Being able to exterminate termites is one thing, but it is better to prevent them from getting into your home and property in the first place. Fox Pest Control, a Lubbock exterminator, knows that both treatment and prevention are vital to keeping termite problems from being a disaster. There are many things you can do to protect your home.
Protect Your Wood
Termites are only interested in the wood of your home, so you need to start your prevention there. Any exposed wood lower than a foot above the soil level can be a target. Wood framing and actual structural parts of the house should be covered or enclosed with siding or other non-wood cladding as much as possible.
For wooden features that can’t be covered, like a deck or stairway, place a barrier of thin sheet metal or sturdy plastic between the wood and the house. This doesn’t protect the wood per se, but it will keep any termites from continuing into the house and causing further damage.
You can also treat exposed wood with insecticides keep the termites from chewing their way in, though a more permanent covering is a better choice if you can manage it.
The termites need to get close to your house in order to get in, so keep them at a distance by creating a barrier in the soil. Though some swarming termite do fly, they generally do their moving through the moist dirt. A regular chemical treatment to the soil around the house can create a perfect (and invisible) barrier to termites. Your professionals can let you know how often you need to have these treatments, given your location and soil conditions.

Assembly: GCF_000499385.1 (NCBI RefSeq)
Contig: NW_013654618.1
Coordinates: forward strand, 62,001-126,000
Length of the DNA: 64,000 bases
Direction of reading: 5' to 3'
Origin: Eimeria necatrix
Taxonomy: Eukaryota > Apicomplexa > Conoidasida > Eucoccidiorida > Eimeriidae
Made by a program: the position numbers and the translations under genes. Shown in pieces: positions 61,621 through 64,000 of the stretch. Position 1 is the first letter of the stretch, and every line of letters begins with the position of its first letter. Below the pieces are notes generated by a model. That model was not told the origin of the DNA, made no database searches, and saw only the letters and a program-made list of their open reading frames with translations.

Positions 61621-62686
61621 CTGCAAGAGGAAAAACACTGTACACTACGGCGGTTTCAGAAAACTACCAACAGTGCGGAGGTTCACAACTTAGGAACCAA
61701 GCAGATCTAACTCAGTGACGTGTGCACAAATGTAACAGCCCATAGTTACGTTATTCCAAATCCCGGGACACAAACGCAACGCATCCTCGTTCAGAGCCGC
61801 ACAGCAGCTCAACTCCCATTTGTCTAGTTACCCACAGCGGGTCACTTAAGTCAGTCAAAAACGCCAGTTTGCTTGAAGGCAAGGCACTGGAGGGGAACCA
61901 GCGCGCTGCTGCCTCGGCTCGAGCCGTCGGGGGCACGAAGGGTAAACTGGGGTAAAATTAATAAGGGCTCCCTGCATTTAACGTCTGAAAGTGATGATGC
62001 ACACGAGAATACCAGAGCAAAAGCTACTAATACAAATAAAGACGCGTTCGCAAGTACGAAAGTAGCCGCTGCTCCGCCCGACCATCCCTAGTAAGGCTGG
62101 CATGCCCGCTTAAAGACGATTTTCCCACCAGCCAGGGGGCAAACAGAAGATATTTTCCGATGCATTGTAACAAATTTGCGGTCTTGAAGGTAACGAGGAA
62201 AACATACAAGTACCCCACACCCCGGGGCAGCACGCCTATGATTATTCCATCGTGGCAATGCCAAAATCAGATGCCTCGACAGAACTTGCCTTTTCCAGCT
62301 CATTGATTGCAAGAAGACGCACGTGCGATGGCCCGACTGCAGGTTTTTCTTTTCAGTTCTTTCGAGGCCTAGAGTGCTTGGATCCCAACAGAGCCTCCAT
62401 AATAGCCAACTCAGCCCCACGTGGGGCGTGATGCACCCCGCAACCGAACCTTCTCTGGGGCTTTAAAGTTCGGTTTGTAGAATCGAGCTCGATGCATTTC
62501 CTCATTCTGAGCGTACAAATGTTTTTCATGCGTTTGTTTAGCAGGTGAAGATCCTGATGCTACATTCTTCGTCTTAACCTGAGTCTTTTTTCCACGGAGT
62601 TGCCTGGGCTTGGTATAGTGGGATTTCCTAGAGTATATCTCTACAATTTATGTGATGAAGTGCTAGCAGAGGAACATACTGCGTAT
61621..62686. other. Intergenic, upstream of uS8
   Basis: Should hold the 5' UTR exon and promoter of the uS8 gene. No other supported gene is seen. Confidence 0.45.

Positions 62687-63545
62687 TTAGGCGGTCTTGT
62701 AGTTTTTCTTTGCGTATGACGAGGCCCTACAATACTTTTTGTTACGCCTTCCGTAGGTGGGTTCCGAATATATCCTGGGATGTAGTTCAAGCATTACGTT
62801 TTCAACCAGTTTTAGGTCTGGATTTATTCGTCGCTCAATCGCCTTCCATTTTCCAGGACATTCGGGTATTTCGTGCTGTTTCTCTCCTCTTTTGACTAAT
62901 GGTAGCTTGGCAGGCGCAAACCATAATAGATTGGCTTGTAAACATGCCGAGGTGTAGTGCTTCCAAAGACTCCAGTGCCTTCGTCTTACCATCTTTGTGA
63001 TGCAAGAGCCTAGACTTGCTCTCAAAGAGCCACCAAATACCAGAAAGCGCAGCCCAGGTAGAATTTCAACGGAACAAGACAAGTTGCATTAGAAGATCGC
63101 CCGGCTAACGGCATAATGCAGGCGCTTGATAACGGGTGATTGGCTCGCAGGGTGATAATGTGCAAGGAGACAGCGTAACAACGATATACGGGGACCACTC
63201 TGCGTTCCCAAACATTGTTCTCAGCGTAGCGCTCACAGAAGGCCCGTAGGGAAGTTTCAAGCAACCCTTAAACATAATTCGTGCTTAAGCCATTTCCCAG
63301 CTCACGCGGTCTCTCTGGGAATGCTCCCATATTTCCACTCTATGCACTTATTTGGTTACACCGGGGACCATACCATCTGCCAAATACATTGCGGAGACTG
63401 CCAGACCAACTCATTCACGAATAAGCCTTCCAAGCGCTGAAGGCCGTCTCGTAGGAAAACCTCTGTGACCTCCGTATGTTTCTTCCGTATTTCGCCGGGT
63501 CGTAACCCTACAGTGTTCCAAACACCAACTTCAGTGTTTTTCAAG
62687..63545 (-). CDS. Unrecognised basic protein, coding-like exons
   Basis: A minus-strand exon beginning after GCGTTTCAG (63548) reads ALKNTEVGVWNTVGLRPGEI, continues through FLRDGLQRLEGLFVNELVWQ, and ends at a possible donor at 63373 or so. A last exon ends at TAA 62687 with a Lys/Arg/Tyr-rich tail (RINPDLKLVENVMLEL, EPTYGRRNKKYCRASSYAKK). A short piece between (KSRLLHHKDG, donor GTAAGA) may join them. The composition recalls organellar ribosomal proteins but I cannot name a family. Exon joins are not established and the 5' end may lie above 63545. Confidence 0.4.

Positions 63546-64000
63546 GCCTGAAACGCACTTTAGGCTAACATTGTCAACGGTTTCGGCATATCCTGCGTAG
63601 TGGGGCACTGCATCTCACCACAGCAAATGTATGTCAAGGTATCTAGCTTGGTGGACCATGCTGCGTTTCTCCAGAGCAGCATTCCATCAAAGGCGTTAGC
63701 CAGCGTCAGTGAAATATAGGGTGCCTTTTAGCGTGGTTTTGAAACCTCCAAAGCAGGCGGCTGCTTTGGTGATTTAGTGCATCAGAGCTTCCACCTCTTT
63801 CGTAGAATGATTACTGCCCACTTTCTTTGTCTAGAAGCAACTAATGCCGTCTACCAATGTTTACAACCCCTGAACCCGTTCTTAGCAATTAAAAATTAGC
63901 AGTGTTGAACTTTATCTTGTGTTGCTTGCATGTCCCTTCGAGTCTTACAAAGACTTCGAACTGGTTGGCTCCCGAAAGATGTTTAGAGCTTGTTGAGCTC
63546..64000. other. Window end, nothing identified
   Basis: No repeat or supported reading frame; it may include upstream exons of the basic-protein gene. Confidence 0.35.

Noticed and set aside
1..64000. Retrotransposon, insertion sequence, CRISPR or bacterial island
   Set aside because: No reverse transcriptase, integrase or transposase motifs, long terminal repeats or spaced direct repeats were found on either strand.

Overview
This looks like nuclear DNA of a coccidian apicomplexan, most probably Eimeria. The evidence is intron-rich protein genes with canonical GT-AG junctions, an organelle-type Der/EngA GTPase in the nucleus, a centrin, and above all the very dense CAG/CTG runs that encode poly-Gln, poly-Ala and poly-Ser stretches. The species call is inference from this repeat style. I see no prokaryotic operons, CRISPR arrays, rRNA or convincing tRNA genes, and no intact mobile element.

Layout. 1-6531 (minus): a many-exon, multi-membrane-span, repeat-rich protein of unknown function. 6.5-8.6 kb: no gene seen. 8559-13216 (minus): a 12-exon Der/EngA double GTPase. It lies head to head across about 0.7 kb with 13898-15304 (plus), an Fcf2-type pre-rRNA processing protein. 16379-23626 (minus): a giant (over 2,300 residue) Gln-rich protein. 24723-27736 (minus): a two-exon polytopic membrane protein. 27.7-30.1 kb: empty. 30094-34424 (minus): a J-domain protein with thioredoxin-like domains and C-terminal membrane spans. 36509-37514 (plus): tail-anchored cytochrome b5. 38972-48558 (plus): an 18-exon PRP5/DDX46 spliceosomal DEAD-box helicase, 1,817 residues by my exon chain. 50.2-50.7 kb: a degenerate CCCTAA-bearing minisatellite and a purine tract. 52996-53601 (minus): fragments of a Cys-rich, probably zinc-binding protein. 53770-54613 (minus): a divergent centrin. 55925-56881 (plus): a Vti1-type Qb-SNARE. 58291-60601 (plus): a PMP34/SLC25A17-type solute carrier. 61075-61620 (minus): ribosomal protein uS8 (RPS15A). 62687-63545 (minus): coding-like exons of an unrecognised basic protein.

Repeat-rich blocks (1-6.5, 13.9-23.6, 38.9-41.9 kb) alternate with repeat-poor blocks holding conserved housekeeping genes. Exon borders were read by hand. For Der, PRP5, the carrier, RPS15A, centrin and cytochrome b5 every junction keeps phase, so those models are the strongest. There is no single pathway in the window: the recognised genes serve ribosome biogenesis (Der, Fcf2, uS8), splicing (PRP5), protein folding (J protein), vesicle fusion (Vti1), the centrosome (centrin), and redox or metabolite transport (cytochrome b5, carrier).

Clear Away the Yard
One big termite prevention that many people don’t think about is the rest of your yard, not the house at all. Dead stumps, fallen branches and any other such wood debris should be cleaned up and disposed so you’re not creating pleasant habitat for termites close to the house.
Firewood shouldn’t be stacked so that it’s touching the house, and should ideally be placed on a barrier layer of plastic, stone or metal so that it’s not in contact with the dirt. This protects both your house and the wood pile itself.
Termites also need a damp environment to live, not just wood. By keeping your basement areas dry, it becomes a far less appealing destination for local termites. Repair any leaking pipes and add extra screened vents where necessary to keep conditions dry and aerated.
If you’re taking these steps, you are on the right track. To round out your prevention program, you should have a professional do a complete termite inspection of your home at least once a year. While an inspection doesn’t literally prevent termites, it can make a huge difference in catching a problem before it gets worse.
Knowing how to handle termites in the house is fine, but it’s better if you can use prevention instead to protect your home.